The Council of Mortgage Lenders announced figures earlier this week that suggest the current level of mortgage holders choosing to refinance their current deals is at its lowest for 15 years. Activity in this area continued to be far reduced than historically seen, with re-mortgage business accounting for 316,000 loans worth an estimated £14 billion. In 1997, the figure stood at 293,000 loans, at a total value of £14 billion.
All of this comes at a time when re-mortgage rate options for contractors are at the lowest level they have ever been. Since the advent of the Funding for Lending scheme in mid-2012, mortgage lenders have created an air of competition in the market place, with rates tumbling through much of the first quarter of 2013.
Over the past 6 months, the average 2 year fixed rate for those with a loan to value of 60-70 per cent has dropped by over 1.5 per cent in the vast majority of cases. Where rates at this level previously stood at 3 per cent and over, currently Santander offer a 1.94 per cent 2 year fixed, one of the lowest interest rates to historically be offered for a fixed arrangement.
And they are not alone in this, as many lenders have reacted to market demand for these savings to be passed onto contractors. Halifax currently offer a 2.09 per cent 2 year fixed, which projects the deal into the best value category for short term fixed deals in the market. Although these deals will only benefit a limited sector of the market, banks have finally listened to calls for higher loan to value rates to be reduced. Clydesdale Bank reduced their 80 per cent loan to value rates to as low as 3.09% in March, which encouraged a wave of similar reductions across the lending sector.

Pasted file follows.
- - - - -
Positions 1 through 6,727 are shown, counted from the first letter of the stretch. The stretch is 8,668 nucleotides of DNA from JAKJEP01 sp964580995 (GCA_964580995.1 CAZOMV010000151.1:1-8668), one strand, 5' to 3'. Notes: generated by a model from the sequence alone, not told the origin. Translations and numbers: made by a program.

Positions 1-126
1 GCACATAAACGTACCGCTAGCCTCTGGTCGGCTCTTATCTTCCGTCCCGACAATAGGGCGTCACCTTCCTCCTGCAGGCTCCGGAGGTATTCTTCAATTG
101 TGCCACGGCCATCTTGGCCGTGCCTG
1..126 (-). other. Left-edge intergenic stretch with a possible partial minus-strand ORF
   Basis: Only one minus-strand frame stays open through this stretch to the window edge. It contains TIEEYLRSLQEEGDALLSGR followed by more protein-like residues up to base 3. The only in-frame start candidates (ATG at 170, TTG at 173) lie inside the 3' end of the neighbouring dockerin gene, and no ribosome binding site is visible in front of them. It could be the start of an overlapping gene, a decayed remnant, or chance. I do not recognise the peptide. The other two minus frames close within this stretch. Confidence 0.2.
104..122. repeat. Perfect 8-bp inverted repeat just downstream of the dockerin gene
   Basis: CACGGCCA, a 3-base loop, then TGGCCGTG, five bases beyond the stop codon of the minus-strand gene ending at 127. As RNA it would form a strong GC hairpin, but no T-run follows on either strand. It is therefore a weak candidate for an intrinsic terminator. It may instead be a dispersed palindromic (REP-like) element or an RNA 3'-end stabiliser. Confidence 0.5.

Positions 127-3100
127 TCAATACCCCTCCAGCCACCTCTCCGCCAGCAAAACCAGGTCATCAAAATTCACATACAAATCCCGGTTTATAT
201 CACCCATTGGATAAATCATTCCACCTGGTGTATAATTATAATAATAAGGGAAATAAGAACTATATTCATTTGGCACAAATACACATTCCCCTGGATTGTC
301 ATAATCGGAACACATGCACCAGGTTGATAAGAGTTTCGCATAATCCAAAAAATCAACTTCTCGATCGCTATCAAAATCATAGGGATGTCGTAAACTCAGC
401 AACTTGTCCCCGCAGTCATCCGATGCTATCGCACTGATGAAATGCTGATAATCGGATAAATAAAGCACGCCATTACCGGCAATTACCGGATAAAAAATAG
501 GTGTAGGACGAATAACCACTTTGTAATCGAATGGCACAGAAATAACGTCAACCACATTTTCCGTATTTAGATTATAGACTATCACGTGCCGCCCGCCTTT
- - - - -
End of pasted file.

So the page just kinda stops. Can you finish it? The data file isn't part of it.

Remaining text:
Even with the increased level of activity in this area, figures have remained low for a market that is continuing to show signs of improvement for the first time since the financial crisis hit in 2008. Of the 6.9 million mortgage deals agreed in 2005 that still remain in existence in 2012, just 14 per cent had since refinanced their lending. In the same 8 years, just 2 per cent had chosen to restructure their debt more than once.
Simon Butler of Contractor Mortgages Made Easy explained what the lack of activity suggests: “Many mortgagors chose to tie into longer term fixed deals towards the end of 2008 and early 2009, as the early signs were that the market would continue to get worse. What actually happened, as most now know, is that the Bank of England base rate tumbled to the present level of 0.5 per cent. What this has now created is a market where those that gambled at the time were extremely fortunate in that they have been sitting on tracker deals of 0.5-1 per cent above the BBR for the past 4-5 years, while the unlucky long-term fixers are enviously eyeing what could have been.”
Butler continued to say, “Although the time to switch deals may not be there for all existing borrowers, those that have previously been rejected should consider a couple of key points. Firstly, lenders are heading pressure from the government and the Financial Conduct Authority to lend. Over the past couple of months lending criteria has begun to loosen, so there may now be the chance that many contractors who have previously been shut out of the market could now refinance their debt for a better deal.
“The other point is that the base rate will have to rise at some point over the next 12-24 months. Most economists disagree on the chances of this, but it will happen at some stage soon. With an influx of good value longer term fixed deals becoming readily available at all loan to value levels, there has never been a better time to consider securing a new deal. The trick is deciding when it will be the best time to make a move."
Article by: Lucy Edmunds, Media Executive at Contractor Mortgages Made Easy
Media Contact: Raman Kaur, Public Relations Manager
Tel: 01489 555 080